• Open 2.0

    by Ben Pearson
    October 15th, 2013

    The term ”Web 2.0″ was introduced to our vocabulary about a decade ago to describe the new direction the Internet community is headed. Observers noted that the increasing utilization of social media was creating numerous online communities in which the majority of the content was generated by the users. The concept of Web 2.0 is exceptionally broad and there are no hard boundaries to it. Rather, it’s a set of principles that guide practices which facilitate user-to-user interaction.

    What Does Web 2.0 Mean?

    In its most basic sense, Web 2.0 can be defined as:

    a combination of concepts, trends, and technologies that focus on user collaboration, sharing of user-generated content, and social networking.

    Tim Berners-Lee, the man credited with the invention of the World Wide Web, considers the term to be nothing more than jargon, as the Web was always intended to serve in this role. From its beginning, it facilitated the transfer of information from person to person and was originally designed to be a collaborative space where people can interact. Regardless, it’s hard to deny the way the Web is changing how we progress by increasing our capabilities for interaction and creating a larger role for social networking.

    How Does Web 2.0 Work?

    Since Web 2.0 is a general term, it manifests in reality through a combination of elements. In the case of a program like BitTorrent, each individual user contributes to the resources of the entire system. Every user with a specific file operates as the file server for that data, allowing others to access it. In this example, not only are the users generating the content, they’re providing the infrastructure needed to disseminate it.Wikipedia-logo-en

    Wikipedia is a different manifestation of the Web 2.0 ideology; it serves as a platform for collaborative information gathering where any user can join and contribute to an area of knowledge. It has a similar peer review process to that used by the scientific community, in which faulty information is identified and removed.

    A final example of the Web 2.0 culture is Amazon. Amazon’s website is based primarily on presenting access to information, specifically product information for the items the company sells. This trait isn’t based on user-to-user interaction, but it is augmented through the incorporation of user reviews. These reviews serve to legitimize the quality of items through the testimonials of other users.

    The Role of Web 2.0

    Human beings love to share what they know; it only makes sense that we’d utilize the ultra-connectivity of the Informational Age to share more than ever before. The Web 2.0 iteration of our culture is increasing the rate of collaboration like we’ve never seen. More and more websites are appearing that are simply frameworks for people to generate and share information. Youtube, Facebook, Tumblr, Flickr, and the Thingiverse are just a few; we currently generate more information daily than the total amount of data created over thousands of years.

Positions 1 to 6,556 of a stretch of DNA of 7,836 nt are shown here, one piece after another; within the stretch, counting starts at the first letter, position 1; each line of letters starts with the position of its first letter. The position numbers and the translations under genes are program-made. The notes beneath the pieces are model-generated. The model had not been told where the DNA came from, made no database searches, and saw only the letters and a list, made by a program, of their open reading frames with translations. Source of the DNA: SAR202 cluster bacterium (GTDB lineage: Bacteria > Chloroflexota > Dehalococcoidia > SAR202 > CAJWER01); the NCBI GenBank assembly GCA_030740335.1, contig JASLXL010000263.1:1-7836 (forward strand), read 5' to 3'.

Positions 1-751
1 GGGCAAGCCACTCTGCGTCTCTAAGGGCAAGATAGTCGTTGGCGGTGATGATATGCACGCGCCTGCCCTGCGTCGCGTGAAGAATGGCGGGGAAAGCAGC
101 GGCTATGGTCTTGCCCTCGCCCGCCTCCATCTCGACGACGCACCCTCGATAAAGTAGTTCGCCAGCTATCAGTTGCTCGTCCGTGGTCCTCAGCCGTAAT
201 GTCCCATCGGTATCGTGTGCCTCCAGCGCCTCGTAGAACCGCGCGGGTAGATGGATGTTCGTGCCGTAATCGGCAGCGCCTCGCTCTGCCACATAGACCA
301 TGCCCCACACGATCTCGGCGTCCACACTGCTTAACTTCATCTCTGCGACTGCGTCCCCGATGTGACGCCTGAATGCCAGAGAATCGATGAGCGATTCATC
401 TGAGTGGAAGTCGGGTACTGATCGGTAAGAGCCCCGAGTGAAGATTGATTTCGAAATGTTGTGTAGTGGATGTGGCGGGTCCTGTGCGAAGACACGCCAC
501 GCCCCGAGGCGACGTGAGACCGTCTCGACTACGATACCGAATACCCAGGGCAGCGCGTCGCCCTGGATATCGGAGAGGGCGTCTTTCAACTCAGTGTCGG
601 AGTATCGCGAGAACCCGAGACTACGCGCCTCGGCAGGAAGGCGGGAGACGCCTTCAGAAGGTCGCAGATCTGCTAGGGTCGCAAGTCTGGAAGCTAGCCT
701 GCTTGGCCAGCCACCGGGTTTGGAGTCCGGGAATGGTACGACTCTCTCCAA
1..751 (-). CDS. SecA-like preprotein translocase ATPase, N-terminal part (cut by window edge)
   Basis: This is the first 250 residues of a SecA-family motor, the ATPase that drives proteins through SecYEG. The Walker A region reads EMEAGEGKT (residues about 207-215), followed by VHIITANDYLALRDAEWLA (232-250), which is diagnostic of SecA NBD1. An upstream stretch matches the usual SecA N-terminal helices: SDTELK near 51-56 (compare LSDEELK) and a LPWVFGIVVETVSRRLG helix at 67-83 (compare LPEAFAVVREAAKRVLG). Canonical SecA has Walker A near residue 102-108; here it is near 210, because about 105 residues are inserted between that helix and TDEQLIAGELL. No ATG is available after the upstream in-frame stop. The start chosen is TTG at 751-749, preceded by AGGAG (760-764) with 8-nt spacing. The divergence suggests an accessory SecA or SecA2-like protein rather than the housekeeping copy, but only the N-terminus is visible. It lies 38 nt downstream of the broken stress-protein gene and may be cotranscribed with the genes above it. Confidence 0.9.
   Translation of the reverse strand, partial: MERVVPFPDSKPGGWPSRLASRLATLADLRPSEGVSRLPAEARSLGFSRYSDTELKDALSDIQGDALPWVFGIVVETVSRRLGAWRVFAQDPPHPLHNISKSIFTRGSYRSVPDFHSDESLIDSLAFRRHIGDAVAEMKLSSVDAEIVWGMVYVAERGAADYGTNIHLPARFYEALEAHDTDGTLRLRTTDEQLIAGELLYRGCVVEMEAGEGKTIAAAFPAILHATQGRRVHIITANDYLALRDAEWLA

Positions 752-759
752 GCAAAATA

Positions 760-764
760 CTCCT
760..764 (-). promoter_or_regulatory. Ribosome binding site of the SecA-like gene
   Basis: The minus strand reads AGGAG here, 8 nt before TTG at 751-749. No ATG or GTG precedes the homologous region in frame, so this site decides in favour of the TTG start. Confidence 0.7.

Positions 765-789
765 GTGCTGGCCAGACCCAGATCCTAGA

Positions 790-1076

Open Collaboration

    Open source projects tend to be the most successful when there’s a large number of individuals contributing in a distributed fashion. The more eyes that look at the project, the more insight available to formulate improvements. Social media allows the leaders of open source projects to easily connect to the people who use their product. This creates an environment that allows for dynamic adaptation of the project based on how users respond.

    Like BitTorrent, each user contributes to the resources of an open source project, whether the knowledge shared, design information or the sources of dissemination. Similar to Wikipedia, open source projects focus on collaborative information gathering during the designDextrus and planning phase. Just like Amazon, good open source projects directly benefit from user feedback. A well-designed open source project will incorporate virtually every aspect of Web 2.0.

    As user-interaction becomes more widespread across the Internet, open source projects will have a much greater impact on humanity. Growing levels of user interaction will greatly benefit the open source projects that rely on distributed communities. Whether it’s construction experts adapting the WikiHouse to a specific locality or doctors providing feedback on the progress of the Open Hand Project, the notion of Web 2.0 is alive and thriving in the open source community.

    Image Credits: Ben Lloyd Pearson, Wikimedia Commons, Open Hand Project